Fighter jets flew by the ancient Acropolis and tanks rumbled past parliament in central Athens on Thursday as Greece’s celebrations for the bicentenary of its war of independence culminated in a military parade attended by dignitaries from Britain, France and Russia but no members of the public.
Greece invited dignitaries from Russia, France and Britain, the great powers that had provided vital assistance to the nation’s bid for independence from the Ottoman Empire, to attend the celebrations marking 200 years since the start of the Greek rebellion.
Britain’s Prince Charles and his wife Camilla, the Duchess of Cornwall, Russian Prime Minister Mikhail Mishustin, and French Defense Minister Florence Parly were in Athens for the events, along with Cypriot President Nicos Anastasiades.
Charles, Mishustin, Parly and Anastasiades laid wreaths at the Tomb of the Unknown Soldier outside parliament before the start of the military parade, which included a mounted cavalry section and marching troops from the army, navy and air force, as well as the police, fire department and coast guard.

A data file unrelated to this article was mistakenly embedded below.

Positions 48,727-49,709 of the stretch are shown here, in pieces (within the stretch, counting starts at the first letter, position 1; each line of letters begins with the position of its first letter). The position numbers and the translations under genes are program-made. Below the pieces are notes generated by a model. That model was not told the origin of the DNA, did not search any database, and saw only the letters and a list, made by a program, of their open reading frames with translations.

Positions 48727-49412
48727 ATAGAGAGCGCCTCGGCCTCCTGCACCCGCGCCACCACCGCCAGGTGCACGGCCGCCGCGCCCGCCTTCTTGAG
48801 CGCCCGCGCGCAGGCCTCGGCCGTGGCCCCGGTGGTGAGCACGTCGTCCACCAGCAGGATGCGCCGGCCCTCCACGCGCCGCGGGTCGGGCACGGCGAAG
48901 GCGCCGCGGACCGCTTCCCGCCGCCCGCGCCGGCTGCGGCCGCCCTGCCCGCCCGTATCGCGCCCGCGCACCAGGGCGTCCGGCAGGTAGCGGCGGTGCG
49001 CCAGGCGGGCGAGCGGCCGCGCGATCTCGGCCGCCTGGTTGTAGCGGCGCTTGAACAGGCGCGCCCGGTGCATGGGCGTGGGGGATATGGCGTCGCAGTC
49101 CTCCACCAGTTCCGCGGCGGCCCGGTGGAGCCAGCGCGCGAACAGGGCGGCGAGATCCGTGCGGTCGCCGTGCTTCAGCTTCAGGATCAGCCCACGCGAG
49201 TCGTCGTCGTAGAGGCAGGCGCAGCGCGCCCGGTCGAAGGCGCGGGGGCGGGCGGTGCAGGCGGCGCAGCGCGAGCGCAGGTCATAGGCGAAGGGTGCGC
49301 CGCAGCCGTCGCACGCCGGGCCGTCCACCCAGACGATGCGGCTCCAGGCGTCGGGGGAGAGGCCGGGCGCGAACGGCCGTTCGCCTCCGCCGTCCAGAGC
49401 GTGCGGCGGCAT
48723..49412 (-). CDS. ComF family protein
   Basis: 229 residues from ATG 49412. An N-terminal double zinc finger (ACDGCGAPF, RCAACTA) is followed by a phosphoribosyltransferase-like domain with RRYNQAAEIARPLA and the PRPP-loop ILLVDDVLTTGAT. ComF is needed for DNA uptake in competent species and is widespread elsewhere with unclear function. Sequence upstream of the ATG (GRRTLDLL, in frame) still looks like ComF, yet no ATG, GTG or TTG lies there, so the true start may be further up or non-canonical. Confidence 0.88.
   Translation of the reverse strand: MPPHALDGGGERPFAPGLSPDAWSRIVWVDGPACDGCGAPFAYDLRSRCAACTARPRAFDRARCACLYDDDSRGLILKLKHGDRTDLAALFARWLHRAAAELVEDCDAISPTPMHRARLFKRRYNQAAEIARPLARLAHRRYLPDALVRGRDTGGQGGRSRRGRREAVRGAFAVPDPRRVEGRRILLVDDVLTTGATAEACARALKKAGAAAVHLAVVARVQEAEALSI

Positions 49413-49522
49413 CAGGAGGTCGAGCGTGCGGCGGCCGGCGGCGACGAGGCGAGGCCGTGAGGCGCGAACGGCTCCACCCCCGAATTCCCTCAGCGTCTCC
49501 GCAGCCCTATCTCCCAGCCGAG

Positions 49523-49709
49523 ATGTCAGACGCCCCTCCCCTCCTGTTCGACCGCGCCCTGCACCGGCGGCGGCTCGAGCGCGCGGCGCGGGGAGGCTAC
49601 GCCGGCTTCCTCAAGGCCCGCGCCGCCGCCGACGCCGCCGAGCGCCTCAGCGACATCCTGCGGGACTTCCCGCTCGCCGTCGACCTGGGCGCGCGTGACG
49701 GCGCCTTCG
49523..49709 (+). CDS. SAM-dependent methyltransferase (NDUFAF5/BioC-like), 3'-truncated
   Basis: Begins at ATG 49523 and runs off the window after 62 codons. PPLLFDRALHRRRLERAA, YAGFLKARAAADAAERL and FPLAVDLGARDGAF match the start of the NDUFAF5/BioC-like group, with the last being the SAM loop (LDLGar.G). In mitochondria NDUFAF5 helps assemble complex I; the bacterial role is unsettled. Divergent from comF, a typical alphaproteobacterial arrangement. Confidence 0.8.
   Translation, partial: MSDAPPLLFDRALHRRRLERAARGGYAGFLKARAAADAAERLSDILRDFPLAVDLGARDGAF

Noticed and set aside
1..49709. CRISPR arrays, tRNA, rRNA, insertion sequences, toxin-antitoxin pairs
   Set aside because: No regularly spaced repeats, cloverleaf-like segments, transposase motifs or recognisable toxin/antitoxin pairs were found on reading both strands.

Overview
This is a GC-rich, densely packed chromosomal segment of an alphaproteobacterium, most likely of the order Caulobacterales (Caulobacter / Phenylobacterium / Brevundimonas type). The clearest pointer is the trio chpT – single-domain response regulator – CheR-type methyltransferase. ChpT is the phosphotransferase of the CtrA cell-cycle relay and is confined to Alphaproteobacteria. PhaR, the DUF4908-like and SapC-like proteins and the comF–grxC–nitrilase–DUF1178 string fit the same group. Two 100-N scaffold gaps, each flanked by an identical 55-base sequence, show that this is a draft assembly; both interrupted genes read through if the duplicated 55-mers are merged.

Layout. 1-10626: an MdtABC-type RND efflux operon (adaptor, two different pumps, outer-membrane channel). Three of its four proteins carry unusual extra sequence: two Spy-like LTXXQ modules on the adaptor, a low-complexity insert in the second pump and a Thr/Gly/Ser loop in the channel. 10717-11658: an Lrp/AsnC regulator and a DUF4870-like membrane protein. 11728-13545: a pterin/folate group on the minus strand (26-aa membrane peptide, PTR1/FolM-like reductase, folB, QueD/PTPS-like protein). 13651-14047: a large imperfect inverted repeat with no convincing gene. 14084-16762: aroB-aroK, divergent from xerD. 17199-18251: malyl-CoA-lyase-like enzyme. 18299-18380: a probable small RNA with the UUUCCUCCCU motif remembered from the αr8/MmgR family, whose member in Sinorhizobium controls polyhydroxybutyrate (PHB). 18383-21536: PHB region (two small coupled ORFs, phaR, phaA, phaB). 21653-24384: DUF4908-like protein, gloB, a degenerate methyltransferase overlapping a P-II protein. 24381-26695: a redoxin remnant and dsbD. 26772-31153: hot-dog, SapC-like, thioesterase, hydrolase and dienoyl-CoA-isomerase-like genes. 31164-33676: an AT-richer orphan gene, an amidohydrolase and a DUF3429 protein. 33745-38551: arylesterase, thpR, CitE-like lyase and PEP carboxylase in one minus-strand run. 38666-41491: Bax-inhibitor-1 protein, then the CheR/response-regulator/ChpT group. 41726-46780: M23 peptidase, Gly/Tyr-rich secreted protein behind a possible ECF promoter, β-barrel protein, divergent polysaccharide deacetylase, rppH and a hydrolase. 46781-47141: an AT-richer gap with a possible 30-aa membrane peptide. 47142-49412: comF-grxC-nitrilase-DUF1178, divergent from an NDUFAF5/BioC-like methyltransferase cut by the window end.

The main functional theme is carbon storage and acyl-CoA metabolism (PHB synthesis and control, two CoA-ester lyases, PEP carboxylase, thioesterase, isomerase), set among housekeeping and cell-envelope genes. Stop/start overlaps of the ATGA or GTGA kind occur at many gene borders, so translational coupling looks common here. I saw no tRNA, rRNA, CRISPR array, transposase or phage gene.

Fighter planes and helicopters flew in formation above central Athens — they included a U.S. Air Force plane, French Rafale jets and Britain’s Royal Air Force Voyager aircraft in which Prince Charles flew to Greece, the Union Jack emblazoned on its tail.
Unable to watch the parade in person, many Athenians came out onto balconies in the center of the city to watch the flyby.
Prime Minister Kyriakos Mitsotakis kicked off Thursday’s celebrations by attending the raising of the Greek flag on the Acropolis.
“Two centuries ago, a handful of determined fighters within and outside Greece, raised the banner of independence. They set in motion a process the end of which not even they themselves could have dreamed of. With the help of their allies, they fought heroically and won their freedom,” Mitsotakis said in a speech.
Throughout Greece’s history as an independent nation “we have lived through moments of triumph and of pain. Wise decisions, but also great mistakes,” he said. “But in all of humanity’s great tribulations our land was always on the right side of history.”
Mitsotakis noted that this year’s Independence Day was “unique, but also different, as it finds us in the final battle with the pandemic. With great difficulties, but with victory now visible. Besides, our national vaccination campaign is named Freedom.”
In an address via Greek television, US President Joe Biden said both the United States and Greece “shared commitment to liberty, human rights and the rule of law.”
French President Emmanuel Macron sent a message to Athens that “we will stand by your side when history is unfair to you.”
Sourced By: AP News